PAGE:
This is a personal response question. It is up to you how you would like to go about writing five poems that deal with the book Chains. Personally, I would start out by figuring out which type of poem you would like to write. You can pick anything, but I recommend the poetry style somehow fit with Isabel and her situation. I would choose haiku.
A haiku is three lines long. The first and third lines have five syllables. The second line has seven syllables. It doesn't even have to rhyme. Traditionally, a haiku emphasizes "simplicity, intensity, and directness of expression." That would work well for Chains, because Isabel's situation is intense. Madam Lockton is a horrible slave owner, and Isabel suffers greatly because of it. Madam Lockton has Isabel branded on the face at one point. Madam Lockton also has a nasty habit of making sure that Ruth and Isabel say as little as possible. A haiku works for Isabel's situation because it forces you to say a lot of emotion in very few words.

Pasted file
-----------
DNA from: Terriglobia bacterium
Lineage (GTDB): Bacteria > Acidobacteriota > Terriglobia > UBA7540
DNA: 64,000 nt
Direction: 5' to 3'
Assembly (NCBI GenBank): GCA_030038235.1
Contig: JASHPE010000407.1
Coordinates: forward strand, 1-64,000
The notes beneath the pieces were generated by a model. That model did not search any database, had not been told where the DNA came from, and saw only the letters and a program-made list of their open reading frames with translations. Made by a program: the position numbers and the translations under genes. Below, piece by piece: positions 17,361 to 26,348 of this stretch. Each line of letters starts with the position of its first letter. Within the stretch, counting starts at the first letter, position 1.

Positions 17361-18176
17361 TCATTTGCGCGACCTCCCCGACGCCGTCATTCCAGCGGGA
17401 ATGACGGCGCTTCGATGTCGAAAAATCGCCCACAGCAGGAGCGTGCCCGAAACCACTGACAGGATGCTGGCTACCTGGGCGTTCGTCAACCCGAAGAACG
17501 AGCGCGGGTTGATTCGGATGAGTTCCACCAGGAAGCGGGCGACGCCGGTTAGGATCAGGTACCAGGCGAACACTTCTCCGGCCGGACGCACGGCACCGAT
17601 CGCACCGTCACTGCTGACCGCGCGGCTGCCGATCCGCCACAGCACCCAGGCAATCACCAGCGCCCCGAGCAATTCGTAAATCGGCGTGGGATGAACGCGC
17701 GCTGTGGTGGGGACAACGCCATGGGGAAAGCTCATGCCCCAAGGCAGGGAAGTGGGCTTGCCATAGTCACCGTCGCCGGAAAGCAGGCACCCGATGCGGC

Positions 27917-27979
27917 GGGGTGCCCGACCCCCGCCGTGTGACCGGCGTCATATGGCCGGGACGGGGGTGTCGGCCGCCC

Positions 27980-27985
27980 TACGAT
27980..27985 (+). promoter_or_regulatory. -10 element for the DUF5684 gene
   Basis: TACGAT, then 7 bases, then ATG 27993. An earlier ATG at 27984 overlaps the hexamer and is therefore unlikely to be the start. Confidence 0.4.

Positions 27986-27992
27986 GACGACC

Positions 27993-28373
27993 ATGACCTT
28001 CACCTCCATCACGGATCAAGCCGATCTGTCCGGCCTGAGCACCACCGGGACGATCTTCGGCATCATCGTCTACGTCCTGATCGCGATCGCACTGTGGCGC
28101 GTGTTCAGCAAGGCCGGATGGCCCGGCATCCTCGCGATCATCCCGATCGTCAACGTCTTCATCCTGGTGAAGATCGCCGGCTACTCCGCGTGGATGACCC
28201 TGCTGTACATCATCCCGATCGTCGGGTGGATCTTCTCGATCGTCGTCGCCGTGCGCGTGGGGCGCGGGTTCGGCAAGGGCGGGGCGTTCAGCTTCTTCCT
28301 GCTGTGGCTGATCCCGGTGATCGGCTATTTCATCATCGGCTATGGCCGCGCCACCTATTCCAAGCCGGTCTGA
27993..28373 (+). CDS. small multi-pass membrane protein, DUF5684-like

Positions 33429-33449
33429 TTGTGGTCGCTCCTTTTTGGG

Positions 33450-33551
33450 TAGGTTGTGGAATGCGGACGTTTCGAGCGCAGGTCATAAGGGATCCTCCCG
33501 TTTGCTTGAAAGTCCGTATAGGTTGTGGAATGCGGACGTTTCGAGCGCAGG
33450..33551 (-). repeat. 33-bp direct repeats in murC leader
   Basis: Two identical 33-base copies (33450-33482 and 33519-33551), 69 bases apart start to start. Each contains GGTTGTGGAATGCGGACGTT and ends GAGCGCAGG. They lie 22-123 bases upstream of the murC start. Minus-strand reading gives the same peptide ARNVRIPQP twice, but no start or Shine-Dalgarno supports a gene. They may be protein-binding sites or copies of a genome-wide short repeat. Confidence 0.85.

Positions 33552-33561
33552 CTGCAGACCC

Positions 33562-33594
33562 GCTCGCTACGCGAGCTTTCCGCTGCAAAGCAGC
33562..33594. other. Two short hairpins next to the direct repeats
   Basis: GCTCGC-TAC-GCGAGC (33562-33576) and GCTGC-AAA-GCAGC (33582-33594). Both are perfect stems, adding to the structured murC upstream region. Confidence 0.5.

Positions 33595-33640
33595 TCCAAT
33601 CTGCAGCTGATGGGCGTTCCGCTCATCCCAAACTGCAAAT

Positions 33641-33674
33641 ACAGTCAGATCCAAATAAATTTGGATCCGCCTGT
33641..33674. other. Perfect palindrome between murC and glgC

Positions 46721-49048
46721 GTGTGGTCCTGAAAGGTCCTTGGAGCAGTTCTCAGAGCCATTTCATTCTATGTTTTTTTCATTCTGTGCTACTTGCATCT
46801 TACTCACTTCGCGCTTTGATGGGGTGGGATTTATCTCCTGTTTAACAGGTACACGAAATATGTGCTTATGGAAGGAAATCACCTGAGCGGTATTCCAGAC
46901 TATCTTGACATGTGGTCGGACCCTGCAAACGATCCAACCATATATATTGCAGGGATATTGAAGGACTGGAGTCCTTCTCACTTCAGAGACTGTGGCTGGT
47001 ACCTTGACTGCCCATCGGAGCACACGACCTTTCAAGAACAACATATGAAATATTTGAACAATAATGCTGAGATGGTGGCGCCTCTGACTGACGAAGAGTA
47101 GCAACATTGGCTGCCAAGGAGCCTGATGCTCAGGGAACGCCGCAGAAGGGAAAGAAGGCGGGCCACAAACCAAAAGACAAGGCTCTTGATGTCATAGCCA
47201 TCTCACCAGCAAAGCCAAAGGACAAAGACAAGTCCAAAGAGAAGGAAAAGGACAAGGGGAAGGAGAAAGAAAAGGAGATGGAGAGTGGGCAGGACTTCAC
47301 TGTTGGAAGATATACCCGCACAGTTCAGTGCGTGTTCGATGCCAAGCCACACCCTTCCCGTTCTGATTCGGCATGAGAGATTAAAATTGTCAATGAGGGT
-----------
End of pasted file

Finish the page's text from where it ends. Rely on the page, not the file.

I also think haiku is a good choice, because poetry is mentioned several times in the book. Specifically, Isabel mentions that she has never read a poem before. That's partly because she is intimidated by the concept. She worries that she isn't smart enough to understand the words on the page. A haiku can carry complex emtions, but it is visually accessible, because it is so short. I believe that a haiku is an appropriate poetry format for Isabel.
For poem topics. I would focus each poem on Isabel and her emotions. Pick five events in the book that Isabel feels strongly about. At the start of the book, Isabel thinks that she is now free. That has great poem potential. Write another poem about how she feels about being sold to the Locktons. A third could be about Ruth's sale. A fourth could be about the conditions in the prison. The fifth could focus on how the war makes her feel. A sixth could be about the branding incident.